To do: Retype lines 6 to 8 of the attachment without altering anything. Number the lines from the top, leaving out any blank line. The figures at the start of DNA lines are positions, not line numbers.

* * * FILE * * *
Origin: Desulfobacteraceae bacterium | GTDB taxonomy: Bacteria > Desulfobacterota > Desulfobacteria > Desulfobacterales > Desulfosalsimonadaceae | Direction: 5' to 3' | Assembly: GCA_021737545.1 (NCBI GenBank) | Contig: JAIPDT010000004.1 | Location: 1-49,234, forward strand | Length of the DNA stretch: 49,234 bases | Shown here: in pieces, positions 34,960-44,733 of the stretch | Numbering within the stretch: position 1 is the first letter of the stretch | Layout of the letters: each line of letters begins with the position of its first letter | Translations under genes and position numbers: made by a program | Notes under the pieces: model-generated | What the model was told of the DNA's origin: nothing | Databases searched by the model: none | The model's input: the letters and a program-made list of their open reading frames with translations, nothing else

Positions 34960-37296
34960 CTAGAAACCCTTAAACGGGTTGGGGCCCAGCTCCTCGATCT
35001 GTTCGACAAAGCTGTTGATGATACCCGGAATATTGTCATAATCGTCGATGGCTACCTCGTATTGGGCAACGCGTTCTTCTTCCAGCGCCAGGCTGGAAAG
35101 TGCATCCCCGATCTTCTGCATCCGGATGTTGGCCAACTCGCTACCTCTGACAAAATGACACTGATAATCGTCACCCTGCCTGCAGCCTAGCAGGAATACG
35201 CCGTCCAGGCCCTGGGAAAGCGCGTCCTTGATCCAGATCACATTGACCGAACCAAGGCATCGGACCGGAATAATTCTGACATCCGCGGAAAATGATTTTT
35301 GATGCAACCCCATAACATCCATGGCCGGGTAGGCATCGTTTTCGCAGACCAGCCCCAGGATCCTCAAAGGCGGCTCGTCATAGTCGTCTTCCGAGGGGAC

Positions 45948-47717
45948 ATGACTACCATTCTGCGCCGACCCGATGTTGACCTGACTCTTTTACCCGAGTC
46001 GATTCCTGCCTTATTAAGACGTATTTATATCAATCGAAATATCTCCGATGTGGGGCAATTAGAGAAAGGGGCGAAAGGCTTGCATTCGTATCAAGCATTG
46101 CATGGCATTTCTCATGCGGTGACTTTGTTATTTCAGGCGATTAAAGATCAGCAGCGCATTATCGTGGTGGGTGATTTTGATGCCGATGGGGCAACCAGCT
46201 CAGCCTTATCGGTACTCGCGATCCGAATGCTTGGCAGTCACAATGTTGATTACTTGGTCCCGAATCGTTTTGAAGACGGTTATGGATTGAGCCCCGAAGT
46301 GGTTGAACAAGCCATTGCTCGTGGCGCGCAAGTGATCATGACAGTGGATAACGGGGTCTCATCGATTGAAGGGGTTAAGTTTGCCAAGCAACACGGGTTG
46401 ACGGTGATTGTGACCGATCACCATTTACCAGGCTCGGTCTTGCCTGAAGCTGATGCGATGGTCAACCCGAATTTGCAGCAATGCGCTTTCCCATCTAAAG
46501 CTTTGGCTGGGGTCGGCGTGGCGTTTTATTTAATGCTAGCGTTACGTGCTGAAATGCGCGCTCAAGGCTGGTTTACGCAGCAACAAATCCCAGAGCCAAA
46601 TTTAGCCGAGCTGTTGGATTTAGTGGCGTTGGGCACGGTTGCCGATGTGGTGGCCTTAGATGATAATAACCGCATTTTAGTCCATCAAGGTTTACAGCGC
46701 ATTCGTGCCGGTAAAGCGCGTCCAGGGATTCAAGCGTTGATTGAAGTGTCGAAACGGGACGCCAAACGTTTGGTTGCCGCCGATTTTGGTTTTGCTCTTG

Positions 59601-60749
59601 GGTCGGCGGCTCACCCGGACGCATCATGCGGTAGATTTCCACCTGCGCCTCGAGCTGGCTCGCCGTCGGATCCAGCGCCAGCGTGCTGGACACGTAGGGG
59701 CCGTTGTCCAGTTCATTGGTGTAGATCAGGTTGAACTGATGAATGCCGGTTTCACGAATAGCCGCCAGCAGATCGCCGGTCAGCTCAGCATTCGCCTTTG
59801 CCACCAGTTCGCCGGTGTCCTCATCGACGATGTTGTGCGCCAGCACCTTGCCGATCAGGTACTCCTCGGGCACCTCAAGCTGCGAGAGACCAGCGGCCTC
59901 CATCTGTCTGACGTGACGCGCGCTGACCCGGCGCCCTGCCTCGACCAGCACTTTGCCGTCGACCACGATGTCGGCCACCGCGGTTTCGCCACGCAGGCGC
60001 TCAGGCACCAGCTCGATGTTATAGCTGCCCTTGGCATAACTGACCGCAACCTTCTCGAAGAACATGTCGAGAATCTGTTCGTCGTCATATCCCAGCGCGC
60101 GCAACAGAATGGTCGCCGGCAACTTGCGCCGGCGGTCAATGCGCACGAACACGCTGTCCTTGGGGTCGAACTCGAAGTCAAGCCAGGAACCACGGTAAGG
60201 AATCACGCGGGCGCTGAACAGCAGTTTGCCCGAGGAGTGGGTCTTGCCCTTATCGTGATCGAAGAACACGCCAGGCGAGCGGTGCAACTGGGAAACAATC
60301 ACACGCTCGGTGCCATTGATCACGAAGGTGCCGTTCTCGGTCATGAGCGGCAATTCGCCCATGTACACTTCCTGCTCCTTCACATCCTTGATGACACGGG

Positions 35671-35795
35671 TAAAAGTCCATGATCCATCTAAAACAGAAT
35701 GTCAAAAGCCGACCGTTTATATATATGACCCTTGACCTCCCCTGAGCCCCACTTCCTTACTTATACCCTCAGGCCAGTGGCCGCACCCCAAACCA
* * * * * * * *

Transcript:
35201 CCGTCCAGGCCCTGGGAAAGCGCGTCCTTGATCCAGATCACATTGACCGAACCAAGGCATCGGACCGGAATAATTCTGACATCCGCGGAAAATGATTTTT
35301 GATGCAACCCCATAACATCCATGGCCGGGTAGGCATCGTTTTCGCAGACCAGCCCCAGGATCCTCAAAGGCGGCTCGTCATAGTCGTCTTCCGAGGGGAC

Positions 45948-47717